As fun as Paris, Tergil and Malbus are, Cassandra is a delight. She’s wise, insightful, and has a fantastic sense of humor — she might be harder for Paris to cope with than fairies, dwarves, and trolls. I shouldn’t forget Paris’ Sergeant Bonetti — he’s loyal, strong, brave and probably not as mentally quick as he should be. He’s also the target of near-constant mockery from his superior. I’m not sure why he puts up with the abuse, but I found myself laughing at it. When the fate of multiple worlds is on the line, it’s these few who will stand strong in Manchester, England to keep everyone safe.

I can think of as many reasons that this is a lousy comparison to make as I can to make it — but throughout Breaking the Lore I kept thinking about Chrys Cymri’s Penny White books. There’ll be a big overlap in the Venn diagram of Fans of Penny White and Fans of Inspector Paris. I’m sure there are other comparisons that are as apt, or more so — but this is the one that I kept coming back to for some reason.

I had so much fun reading this book, Redsmith has a way with words that makes me think it really doesn’t matter what story he decided to tell — I’d want to read it. He was able to express the seriousness of the situation, while never stopping (either narratively or through the characters) the quips, jokes and sense of fun. There’s an infectious charm to the prose and characters that easily overcomes whatever drawbacks the novel has. I’m not saying this is a novel filled with problems, it’s just that I woudn’t care about most of them thanks to the voice.

Now, Redsmith’s wit does have an Achilles’ heel — puns. Redsmith is an inveterate punster, and will hit you with them when you least expect it. Now me? I love a good pun — and I hate them at the same time. Maybe you know what I mean. I cackled at pretty much all of them (frequently audibly), but I hated both myself and Redsmith for it. You know those, Pearls Before Swine strips where Rat beats up Stephan Pastis because of the very carefully constructed pun? Yeah, this book is a series of those moments (but he rarely gives the setup Pastis does, usually it’s a quick sucker punch).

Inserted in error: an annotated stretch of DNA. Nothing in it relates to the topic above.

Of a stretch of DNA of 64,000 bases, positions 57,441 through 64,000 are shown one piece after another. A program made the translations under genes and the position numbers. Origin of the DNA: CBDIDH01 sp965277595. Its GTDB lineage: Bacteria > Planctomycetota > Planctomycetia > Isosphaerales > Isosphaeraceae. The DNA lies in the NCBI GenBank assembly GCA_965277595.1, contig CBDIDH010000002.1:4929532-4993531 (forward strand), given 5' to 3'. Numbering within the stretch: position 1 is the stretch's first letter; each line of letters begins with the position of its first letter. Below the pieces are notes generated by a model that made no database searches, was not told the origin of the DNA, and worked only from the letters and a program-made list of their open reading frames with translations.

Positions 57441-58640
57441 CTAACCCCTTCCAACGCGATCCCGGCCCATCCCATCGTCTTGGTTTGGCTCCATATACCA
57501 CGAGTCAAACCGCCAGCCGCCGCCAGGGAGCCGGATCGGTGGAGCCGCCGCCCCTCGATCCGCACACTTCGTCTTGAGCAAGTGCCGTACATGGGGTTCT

There are many other points I’d intended to make, but I think I’ve gone on long enough. This novel is silly, goofy, intelligent, charming — with a fresh take on a great idea. You’ll find yourself enjoying Paris, Cassandra, Malbus, Tergil and the rest. I can see a few different ways that Redsmith takes Book Two, and I’m looking forward to seeing which one he picks (probably none of my ideas). But before that happens, I’m just going to relish the fun that Breaking the Lore was and encourage you all to go buy and read it for yourself.

Disclaimer: I received this eARC from Canelo via NetGalley in exchange for this post — thanks to both for this.

—–

4 Stars

No Country for Old Gnomes by Delilah S. Dawson and Kevin Hearne is a very foine booke that surpässes the original while showing full respect to the umlaut